Have a browse through this month’s non-fiction picks, featuring medicine, budgeting, Marx and more!
Will big business destroy our planet? / Dauvergne, Peter
“Walmart. Coca-Cola. BP. Toyota. The world economy runs on the profits of transnational corporations. Politicians need their backing. Nonprofits rely on their philanthropy. People look to their brands for meaning. And their power continues to rise. Now, facing a mounting global environmental crisis, can big business provide the solutions? Absolutely, the CEOs are responding: big business not only has the global power, in-house guidelines for corporate social responsibility will ensure it happens, voluntarily. Really?” (Adapted from catalogue)
The pastor and the painter / Wockner, Cindy
“At 12.35 a.m. on the 29th April 2015, Andrew Chan and Myuran Sukumaran were led out in front of firing squad. Strapped to wooden crosses, they prayed and sang, staring straight ahead at their killers. On that day, the Indonesian government did not execute two drug smugglers, they executed a pastor and a painter. …This is the intimate, and untold, story of Andrew and Myuran; of their childhoods and what turned them to drugs.” (Adapted from catalogue)
The culture code : the secrets of highly successful groups / Coyle, Daniel
“In The Culture Code, Daniel Coyle, New York Times bestselling author of The Talent Code, goes inside some of the most effective organisations in the world and reveals their secrets. He not only explains what makes such groups tick, but also identifies the key factors that can generate team cohesion in any walk of life. He offers cautionary tales of toxic cultures and advises how to reform them, above all demonstrating the extraordinary achievements that result when we know how to cooperate effectively.” (Adapted from catalogue)
Shapeshifters : on medicine & human change / Francis, Gavin
“Our minds and bodies change constantly – we dream and laugh, wax and wane, distort and repair, grow taller and shrink, flourish and decay as we make our way through life. Some of these changes we have little choice about – puberty, the menopause, death – others are specific to the individual. And still others are rare, almost magical in their manifestations, such as the sun-sensitivity and facial hair that characterises Porphyria suffers and led to them, once upon a time, to be suspected as werewolves. Mixing case studies with observations about history, art, literature, myth and magic, and viewing with a humane and sensitive eye, Gavin Francis explores the various ways in which change is the very essence of being human.” (Adapted from catalogue)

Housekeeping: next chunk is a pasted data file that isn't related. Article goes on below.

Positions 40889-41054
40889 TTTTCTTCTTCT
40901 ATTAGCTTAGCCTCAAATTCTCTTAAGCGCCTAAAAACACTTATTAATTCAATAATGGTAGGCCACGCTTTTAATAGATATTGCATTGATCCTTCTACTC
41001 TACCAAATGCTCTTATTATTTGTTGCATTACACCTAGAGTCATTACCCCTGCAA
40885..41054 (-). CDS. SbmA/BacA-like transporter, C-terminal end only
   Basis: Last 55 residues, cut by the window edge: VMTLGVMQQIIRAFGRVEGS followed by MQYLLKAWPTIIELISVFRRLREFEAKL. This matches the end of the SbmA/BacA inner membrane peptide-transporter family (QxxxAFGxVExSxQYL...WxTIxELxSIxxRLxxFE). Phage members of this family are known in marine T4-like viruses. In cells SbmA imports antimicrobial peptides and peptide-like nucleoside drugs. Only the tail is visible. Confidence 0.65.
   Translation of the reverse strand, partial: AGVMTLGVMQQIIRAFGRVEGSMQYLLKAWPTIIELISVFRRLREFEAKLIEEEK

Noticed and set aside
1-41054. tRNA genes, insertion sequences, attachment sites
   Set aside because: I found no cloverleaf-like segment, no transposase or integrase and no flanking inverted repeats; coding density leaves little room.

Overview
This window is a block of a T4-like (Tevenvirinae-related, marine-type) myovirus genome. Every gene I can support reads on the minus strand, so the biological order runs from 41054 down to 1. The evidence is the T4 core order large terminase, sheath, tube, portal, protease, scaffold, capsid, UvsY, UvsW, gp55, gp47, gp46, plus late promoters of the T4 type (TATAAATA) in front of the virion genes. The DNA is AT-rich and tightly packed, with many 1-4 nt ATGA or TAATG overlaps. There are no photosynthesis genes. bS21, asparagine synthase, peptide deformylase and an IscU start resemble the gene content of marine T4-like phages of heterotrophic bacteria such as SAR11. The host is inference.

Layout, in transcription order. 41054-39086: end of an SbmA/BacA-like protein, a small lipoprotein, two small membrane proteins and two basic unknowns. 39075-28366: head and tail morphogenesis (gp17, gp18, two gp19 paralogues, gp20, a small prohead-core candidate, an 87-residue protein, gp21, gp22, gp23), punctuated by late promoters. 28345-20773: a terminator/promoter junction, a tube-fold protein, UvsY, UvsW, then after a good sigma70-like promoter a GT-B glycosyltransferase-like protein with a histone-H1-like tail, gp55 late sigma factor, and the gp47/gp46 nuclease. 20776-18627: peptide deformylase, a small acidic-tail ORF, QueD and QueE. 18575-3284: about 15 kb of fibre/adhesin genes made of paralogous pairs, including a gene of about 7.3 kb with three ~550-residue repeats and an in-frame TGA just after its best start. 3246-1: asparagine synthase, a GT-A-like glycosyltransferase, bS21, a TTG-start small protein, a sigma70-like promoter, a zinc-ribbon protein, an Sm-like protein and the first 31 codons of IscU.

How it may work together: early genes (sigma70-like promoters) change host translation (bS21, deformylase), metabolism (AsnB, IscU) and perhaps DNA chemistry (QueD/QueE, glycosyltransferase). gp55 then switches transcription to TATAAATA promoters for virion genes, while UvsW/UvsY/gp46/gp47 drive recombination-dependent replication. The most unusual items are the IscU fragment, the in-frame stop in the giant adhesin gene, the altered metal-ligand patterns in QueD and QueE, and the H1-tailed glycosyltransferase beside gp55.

You need a budget : the proven system for breaking the paycheck-to-paycheck cycle, getting out of debt, and living the life you want / Mecham, Jesse
“Experience a life free of financial stress and transform your relationship to money with this indispensable guide-the first book based on You Need A Budget’s proven method that has helped hundreds of thousands of people break the paycheck to paycheck cycle, get out of debt, and live the life they want to live.” (Adapted from catalogue)
Silent invasion : China’s influence in Australia / Hamilton, Clive
“In 2008 Clive Hamilton was at Parliament House in Canberra when the Beijing Olympic torch relay passed through. He watched in bewilderment as a small pro-Tibet protest was overrun by thousands of angry Chinese students. In 2016 it was revealed that wealthy Chinese businessmen linked to the Chinese Communist Party had become the largest donors to both major political parties. Hamilton realised something big was happening, and decided to investigate the Chinese government’s influence in Australia. What he found shocked him. From politics to culture, real estate to agriculture, universities to unions, and even in our primary schools, he uncovered compelling evidence of the Chinese Communist Party’s infiltration of Australia.” (Catalogue)